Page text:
wildfire weather data

Why Weather Data is the Key to Fighting Wildfires

There are approximately 70,000 wildfire emergencies globally each year, leading to billions of dollars in damages not to mention human casualties, displacement from homes, and destruction of precious natural land. Specific weather conditions and factors affect the spread and severity of a new or existing fire, especially drought that’s common in dry climates. Wind, humidity, and temperature are also major factors in wildfire events. Tracking these weather data factors and forecasts is the key to being aware of likely disaster breakouts, as well as how best to combat and prevent them.

Early detection is especially important when dealing with wildfires; they can occur with little to no warning, and spread rapidly. Knowing when conditions are ripe for wildfires and tracking the spread of them by following weather trends can save lives. In this post, we’ll walk through how to use the Tomorrow.io weather API to get early notification of dangerous conditions and get alerts for ongoing or current wildfires.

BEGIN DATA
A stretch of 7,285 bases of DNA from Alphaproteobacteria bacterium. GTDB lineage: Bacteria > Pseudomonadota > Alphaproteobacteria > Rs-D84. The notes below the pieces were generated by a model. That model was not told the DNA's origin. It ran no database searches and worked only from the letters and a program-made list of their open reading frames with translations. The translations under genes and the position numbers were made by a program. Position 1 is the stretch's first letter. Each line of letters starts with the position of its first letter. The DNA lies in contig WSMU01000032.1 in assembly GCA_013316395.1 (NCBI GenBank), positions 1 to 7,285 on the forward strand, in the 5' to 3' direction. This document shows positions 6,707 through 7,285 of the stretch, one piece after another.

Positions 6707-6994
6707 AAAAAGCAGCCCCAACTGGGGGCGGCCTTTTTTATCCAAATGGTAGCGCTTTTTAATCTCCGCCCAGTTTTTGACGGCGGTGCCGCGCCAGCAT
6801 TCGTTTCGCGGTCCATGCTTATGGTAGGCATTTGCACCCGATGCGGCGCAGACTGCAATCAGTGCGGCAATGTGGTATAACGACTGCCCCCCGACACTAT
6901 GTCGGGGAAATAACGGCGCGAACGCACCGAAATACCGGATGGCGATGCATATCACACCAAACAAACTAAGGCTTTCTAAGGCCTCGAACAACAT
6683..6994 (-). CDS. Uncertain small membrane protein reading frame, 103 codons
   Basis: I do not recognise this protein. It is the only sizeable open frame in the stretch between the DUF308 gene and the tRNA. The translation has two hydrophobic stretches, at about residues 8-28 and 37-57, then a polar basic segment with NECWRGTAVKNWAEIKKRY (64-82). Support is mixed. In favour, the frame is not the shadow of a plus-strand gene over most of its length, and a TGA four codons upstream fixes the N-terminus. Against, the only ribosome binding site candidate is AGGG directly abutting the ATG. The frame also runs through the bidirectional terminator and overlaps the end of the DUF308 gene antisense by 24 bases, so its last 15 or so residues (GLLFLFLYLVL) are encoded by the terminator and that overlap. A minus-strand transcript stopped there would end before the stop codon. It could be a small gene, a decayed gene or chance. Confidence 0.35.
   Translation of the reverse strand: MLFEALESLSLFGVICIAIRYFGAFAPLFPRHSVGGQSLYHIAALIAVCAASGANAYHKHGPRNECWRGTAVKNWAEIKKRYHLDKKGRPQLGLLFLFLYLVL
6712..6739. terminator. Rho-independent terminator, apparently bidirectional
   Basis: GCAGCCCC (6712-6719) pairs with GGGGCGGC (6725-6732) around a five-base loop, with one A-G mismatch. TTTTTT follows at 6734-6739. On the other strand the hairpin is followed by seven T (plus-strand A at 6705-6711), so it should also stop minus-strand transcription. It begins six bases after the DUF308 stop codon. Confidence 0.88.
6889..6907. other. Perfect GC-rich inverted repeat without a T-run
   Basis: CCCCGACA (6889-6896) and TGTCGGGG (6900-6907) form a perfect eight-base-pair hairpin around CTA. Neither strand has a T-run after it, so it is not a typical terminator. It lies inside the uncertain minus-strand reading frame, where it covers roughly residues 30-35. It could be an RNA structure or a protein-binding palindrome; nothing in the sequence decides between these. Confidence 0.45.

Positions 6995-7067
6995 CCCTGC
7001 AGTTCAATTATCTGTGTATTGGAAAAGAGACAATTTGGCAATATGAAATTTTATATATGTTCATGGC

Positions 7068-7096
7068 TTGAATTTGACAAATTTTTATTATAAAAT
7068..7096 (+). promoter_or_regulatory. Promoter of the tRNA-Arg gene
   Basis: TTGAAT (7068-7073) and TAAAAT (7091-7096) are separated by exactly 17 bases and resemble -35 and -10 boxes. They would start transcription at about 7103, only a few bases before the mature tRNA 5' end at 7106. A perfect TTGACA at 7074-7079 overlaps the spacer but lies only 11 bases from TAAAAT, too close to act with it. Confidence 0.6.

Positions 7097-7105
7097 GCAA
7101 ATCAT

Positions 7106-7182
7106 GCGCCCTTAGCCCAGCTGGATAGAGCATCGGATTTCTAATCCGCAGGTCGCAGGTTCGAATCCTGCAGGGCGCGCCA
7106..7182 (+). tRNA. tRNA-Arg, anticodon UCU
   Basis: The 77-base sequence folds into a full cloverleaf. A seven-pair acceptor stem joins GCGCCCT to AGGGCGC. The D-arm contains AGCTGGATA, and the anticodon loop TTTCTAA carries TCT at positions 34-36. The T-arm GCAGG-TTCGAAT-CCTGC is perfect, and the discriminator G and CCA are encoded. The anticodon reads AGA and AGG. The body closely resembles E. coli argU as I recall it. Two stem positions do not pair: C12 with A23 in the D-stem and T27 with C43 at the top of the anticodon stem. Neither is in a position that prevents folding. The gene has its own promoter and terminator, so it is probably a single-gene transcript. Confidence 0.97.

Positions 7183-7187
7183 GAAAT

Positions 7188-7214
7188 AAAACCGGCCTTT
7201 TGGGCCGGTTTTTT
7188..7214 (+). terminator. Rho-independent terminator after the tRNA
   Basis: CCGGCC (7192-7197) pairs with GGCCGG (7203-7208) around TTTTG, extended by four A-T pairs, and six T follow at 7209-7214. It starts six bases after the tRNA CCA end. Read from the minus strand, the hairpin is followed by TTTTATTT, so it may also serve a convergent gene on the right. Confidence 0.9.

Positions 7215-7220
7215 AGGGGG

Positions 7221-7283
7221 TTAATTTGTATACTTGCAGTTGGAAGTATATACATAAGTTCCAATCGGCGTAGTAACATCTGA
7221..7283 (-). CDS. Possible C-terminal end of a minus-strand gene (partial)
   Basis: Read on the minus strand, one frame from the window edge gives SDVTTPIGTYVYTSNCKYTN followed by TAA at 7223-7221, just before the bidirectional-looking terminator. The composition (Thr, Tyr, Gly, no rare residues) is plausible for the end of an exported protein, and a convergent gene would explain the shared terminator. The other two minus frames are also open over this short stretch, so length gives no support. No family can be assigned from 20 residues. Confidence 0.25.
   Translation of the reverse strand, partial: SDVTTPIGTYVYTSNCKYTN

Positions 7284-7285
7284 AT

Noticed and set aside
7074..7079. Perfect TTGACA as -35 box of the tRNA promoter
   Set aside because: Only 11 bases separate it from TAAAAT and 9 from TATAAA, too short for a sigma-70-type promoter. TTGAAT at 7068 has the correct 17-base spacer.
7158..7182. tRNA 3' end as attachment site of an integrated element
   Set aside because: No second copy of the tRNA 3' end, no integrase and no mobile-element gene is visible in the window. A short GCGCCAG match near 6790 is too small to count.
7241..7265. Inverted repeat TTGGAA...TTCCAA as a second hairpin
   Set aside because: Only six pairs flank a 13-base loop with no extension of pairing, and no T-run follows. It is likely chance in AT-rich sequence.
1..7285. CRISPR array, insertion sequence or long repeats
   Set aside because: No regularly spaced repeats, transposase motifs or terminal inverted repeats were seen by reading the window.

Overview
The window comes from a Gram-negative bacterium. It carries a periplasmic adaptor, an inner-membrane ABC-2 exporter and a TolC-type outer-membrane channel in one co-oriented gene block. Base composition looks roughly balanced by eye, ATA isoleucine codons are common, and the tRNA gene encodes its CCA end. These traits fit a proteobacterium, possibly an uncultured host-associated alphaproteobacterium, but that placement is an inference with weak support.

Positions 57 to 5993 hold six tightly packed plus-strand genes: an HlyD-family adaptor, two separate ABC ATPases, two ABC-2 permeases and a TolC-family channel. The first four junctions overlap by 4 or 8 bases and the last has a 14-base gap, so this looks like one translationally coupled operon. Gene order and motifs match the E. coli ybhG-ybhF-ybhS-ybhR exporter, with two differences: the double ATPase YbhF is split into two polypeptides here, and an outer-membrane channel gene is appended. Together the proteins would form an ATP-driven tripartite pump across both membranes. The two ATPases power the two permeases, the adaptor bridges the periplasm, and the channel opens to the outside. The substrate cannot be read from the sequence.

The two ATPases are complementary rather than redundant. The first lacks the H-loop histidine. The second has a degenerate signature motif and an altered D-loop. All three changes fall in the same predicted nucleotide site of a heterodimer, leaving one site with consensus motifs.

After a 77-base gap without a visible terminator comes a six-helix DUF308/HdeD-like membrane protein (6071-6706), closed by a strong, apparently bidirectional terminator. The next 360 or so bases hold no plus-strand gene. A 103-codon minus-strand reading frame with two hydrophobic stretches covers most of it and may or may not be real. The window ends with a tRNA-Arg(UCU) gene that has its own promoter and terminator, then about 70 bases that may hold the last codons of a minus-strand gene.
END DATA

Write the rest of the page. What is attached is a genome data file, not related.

wildfire weather data

Tracking Wildfires and Potential Fires with Tomorrow.io

The Tomorrow.io API can be used to track fire alerts so that businesses and individuals can prepare and evacuate if necessary. With the API, you can get two pieces of data important in tracking fires:

  • Fire Index: The Fire Weather Index (FWI) is an integer value from 1-100 that indicates the intensity of fire potential within a region.
  • Active Fires Alerts: This value provides a percentage of probability a fire will occur or a fire has been observed. 

Both values provide unique information. For example, an active fire alert could indicate that a fire was observed in a region and anyone close to the current location should evacuate depending on the severity of the fire. The Fire Index value could be used to track weather conditions that could lead to a fire. It can act as a warning for people and businesses in the area that could be impacted. Both values can be used separately or in combination to provide information about surrounding weather conditions to either you or your users.

Retrieving Fire Index Values for Each Hour of the Day